BALTIMORE — Calvin Borel made no excuses.
Before he was even out of the saddle at the Kentucky Derby, he predicted a Triple Crown for Super Saver and here he was at the Preakness, finishing eighth.
"He run so hard in the Derby, and he's not a big horse," Borel said Saturday. "But when you win the Derby, you got to go for three legs."
Borel's ideal trip in the Derby -- skimming inside the 20-horse field and riding the rail to victory -- wasn't duplicated at Pimlico. He deliberately avoided the rail for this race, he said, because the turns were way too tight.
"My horse broke sharp, right where I wanted," Borel said. "He just wasn't able to get there today."
Borel and trainer Todd Pletcher talked excitedly in the days leading up to the Preakness about how well the horse recovered from the Derby. They seemed convinced that Super Saver had enough talent to become the first Triple Crown winner since Affirmed in 1978.
Borel was second at the three-quarters pole but faded down the stretch and finished out of the money for only the second time in eight career races.
"I'm not disgusted. He just come up empty," Borel said. "When I asked him, he kind of just folded up. It happens."
Borel has won three of the last four Derbys, and last year he captured the Preakness aboard Rachel Alexandra. But there was no magic for him this time with Super Saver, the 9-5 favorite.
"When he went to the far turn, you could see that Calvin was squeezing and asking him to go get that horse," Pletcher said. "He just couldn't do it. He hung in there. He kept fighting. But it was ... a little quick for him."
Still, Pletcher was upbeat.
"I wouldn't trade the Derby for anything," he said. "We got the one we wanted the most. We would have loved to come here and win the Preakness and go to Belmont with a chance to win the Triple Crown."
Pletcher said he wasn't planning to run Super Saver at Belmont.
"Now we've got time to come back for a big summer," Pletcher said.
Borel can't wait.
"I will win a lot of other races with this horse," he said. "He's a good one."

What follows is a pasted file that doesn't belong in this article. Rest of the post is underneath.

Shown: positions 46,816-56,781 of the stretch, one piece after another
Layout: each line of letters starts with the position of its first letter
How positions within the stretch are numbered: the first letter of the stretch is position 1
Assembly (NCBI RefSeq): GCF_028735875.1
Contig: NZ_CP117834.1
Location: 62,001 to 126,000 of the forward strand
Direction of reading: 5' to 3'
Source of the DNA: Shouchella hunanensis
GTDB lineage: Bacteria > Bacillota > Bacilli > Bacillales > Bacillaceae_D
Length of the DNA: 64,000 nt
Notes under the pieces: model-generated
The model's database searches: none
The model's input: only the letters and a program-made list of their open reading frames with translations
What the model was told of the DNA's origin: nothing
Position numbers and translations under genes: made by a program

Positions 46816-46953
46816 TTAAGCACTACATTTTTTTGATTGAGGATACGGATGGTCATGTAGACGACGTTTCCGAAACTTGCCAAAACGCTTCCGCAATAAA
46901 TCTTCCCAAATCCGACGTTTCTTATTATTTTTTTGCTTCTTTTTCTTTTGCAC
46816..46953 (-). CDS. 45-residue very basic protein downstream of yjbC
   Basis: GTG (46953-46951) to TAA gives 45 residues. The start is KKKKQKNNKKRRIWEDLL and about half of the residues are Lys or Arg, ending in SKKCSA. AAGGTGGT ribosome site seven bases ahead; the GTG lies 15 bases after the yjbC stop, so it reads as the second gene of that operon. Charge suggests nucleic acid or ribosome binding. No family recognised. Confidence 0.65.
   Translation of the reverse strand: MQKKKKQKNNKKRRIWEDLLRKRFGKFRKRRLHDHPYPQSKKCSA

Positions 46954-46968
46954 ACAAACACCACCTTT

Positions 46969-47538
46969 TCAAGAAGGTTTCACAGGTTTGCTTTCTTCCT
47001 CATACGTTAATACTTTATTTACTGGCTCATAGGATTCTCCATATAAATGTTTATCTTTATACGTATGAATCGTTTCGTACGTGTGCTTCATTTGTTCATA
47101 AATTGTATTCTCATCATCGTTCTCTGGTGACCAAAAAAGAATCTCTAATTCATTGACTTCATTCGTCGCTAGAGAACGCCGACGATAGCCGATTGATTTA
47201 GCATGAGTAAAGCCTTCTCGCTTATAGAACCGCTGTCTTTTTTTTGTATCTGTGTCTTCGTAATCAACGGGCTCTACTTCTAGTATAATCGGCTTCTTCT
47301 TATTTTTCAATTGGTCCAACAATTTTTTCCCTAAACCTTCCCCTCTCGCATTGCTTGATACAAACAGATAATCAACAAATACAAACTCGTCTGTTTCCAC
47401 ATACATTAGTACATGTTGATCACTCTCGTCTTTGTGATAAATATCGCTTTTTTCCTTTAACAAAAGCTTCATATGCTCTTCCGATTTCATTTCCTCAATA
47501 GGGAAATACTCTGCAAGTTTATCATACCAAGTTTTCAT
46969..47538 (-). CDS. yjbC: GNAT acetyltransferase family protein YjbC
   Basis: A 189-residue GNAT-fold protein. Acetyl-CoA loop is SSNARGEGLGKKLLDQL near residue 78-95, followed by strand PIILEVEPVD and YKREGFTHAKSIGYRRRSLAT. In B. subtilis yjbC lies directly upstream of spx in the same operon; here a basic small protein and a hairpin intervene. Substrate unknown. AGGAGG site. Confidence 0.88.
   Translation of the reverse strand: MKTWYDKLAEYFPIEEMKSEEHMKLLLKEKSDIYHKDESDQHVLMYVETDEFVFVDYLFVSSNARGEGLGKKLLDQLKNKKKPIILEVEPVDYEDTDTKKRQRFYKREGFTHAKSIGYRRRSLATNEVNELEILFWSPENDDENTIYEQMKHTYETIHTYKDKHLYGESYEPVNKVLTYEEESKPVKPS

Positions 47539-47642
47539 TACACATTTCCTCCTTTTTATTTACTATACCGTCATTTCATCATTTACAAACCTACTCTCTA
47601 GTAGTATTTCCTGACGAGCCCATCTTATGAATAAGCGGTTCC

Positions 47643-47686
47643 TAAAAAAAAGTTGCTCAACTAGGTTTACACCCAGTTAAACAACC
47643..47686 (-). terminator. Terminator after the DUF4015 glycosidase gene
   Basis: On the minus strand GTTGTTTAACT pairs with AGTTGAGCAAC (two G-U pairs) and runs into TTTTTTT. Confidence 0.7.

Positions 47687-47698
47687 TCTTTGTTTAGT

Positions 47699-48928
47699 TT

Hats off to Lukas: Nine hours before post time in the Preakness, Hall of Fame trainer D. Wayne Lukas was sitting alone in front of his stall at the Pimlico Stakes Barn.
Wearing a baseball cap.
Lukas' trademark cowboy hat was notably absent this week, mainly because the weather in Baltimore was either windy, rainy or both.
"Today I should have it on, but I've always said a cowboy hat is overrated if it's raining or it's windy," Lukas said.
Lukas entered two horses in the Preakness, an event he won five times previously. Dublin stumbled at the start and finished fifth, and Northern Giant came in dead last.
But at least Lukas had an enjoyable week leading up to the event.
"Of the Triple Crown races, I like this one the best. It seems like there's a little bit less tension," Lukas said. "Everyone's not quite so competitive. My fellow trainers and colleagues, we all kid and hang out together a little bit. A lot of it might because we're all in one barn, whereas at Churchill we're all scattered and don't see each other.
"It's a fun, fun week and now we have a beautiful day, so it's going to cap it off great."
While Lukas is in town he makes sure to indulge in the city's most famous dish.
"Best crab cakes in the world," he said. "Everyplace else they make them with cereal. Here, they're pure crabs."